Record Details

NHER Number:11006
Type of record:Building
Name:St Andrew's church, Frenze, Scole


Frenze village is almost deserted; the remains are this church, Frenze Hall (NHER 45743), a small scattering of farmbuildings and the occasional house. It comes as no surprise then that St Andrews may be the smallest church in the whole of Norfolk! The present building dates to the 13th and 14th centuries, but this may be just the nave of a previously larger village church, as it has undoubtedly suffered truncations on at least one or two occasions. It may have continued futher to both the east and west, and even have had a west tower, although if so this was removed as early as the late 15th century. St Andrews was closed in 1976 due to a lack of attendees, and has since passed into the hands of the Churches Conservation Trust. Inside, much of the floor area is filled with tomb slabs and brasses, and the church contains no less than six effigy brasses, most of which depict the Blenerhaysett family who owned the manor here. The octagonal font, despite appearing plain, is actually fascinating as each of the eight faces of the bowl is carved with a different type of tracery, all of them current to the first half of the 14th century. There is also a very fine early 17th century pulpit and family pew, and a lovely medieval bench-end carved with a monkey. A touchingly unfussy church, of particular interest for the surprising quantity of its brasses.

Images - none


Grid Reference:TM 1354 8042
Map Sheet:TM18SW

Full description

This village is in Domesday, Nomina Villarum, seven taxpayers in 1329, eight in 1332, ten in 1428, no relief 1449, six houses 1805. No institutions in church 1484-1597.

(S1) says formerly had two collars to every pair of rafters - present roof modern. (S2)'s drawing, early 18th century, shows west turret, south porch with ?round-headed entrance, then eastwards a Dec window, ?or cusped Y, lancet then cusped? Y-tracery window. Yet in text he says Frenze has a square steeple! and draws a lozenge window. A 'stump cross' by corner of chancel. 'Tis kept in a most slovenly manner'. In large volumes he notes: no chancel arch, but a rood beam. Piscina in north window sill. Altar stone with five crosses set in floor near a brass - very many of these. Piscina and sedilia.
Newspaper cutting (S3) and architects' drawings (1996) in file.
E. Rose (NAU).

Appropriate section of ref (S4) in file.

A unique monumental brass from this church was displayed in an exhibition at the Victoria and Albert Museum, London. See (S5).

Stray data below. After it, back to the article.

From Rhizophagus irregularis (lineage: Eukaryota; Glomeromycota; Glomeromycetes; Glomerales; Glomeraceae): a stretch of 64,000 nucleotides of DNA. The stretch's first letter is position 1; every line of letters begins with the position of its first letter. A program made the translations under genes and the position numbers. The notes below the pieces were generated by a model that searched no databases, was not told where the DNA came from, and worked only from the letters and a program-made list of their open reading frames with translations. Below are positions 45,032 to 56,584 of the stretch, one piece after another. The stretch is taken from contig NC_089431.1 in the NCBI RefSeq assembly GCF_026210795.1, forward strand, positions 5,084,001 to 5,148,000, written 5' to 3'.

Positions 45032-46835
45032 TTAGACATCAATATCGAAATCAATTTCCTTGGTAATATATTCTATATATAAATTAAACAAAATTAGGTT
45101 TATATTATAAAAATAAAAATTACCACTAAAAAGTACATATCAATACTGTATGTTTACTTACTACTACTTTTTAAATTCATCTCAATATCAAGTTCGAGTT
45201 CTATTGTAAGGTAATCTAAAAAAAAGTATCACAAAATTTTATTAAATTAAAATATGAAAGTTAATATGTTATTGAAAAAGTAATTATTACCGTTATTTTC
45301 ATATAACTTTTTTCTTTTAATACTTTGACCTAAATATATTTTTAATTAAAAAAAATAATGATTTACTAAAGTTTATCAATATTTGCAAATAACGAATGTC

A. Beckham (HES), 5 March 2020.

Monument Types

  • CHURCH (Medieval to 21st Century - 1066 AD to 2100 AD)
  • CROSS (Medieval - 1066 AD to 1539 AD)
  • DESERTED SETTLEMENT (Medieval - 1066 AD to 1539 AD)

Associated Finds

  • BRASS (Medieval to 21st Century - 1475 AD to 2050 AD)
  • TOMBSTONE (Medieval to 21st Century - 1500 AD to 2050 AD)
  • BELL (18th Century to 21st Century - 1707 AD to 2050 AD)

Protected Status

  • Listed Building

Sources and further reading

---Publication: [Unknown]. [unknown]. Palimpsests Behind 'Norfolk' Brasses (N).
---Article in Serial: Manning, C. R. 1864. Lost brasses. Norfolk Archaeology. Vol VI pp 3-26. p 25.
---Record Card: Ordnance Survey Staff. 1933-1979?. Ordnance Survey Record Cards. TM 18 SW 4 [2].
---Record Card: NAU Staff. 1974-1988. Norfolk Archaeological Index Primary Record Card.
---Monograph: Pevsner, N and Wilson, W. 1999. Norfolk 2: North-West and South. The Buildings of England. 2nd Edition. p 345.
---Article in Serial: Helen M. Spiers. Plain exterior saved it in Cromwell's days..
---Secondary File: Secondary File.
<S1>Publication: Cautley, H. M. 1949. Norfolk Churches.
<S2>Documentary Source: Martin, T. c. 1700-1799. Collections of Church Notes. Norfolk Records Office. c. 1740.
<S3>Newspaper Article: Eastern Daily Press. 1979. New life for tiny 'gem' of a church. 13 December.
<S4>Monograph: Batcock, N. 1991. The Ruined and Disused Churches of Norfolk. East Anglian Archaeology. No 51. Microfiche 5:G12. No 14; p 50.
<S5>Article in Serial: Goodall, J. A. 1987. Death and the impenitent avaricious king. A unique brass discovered at Frenze, Norfolk. Apollo: the international art magazine. pp. 264-266.

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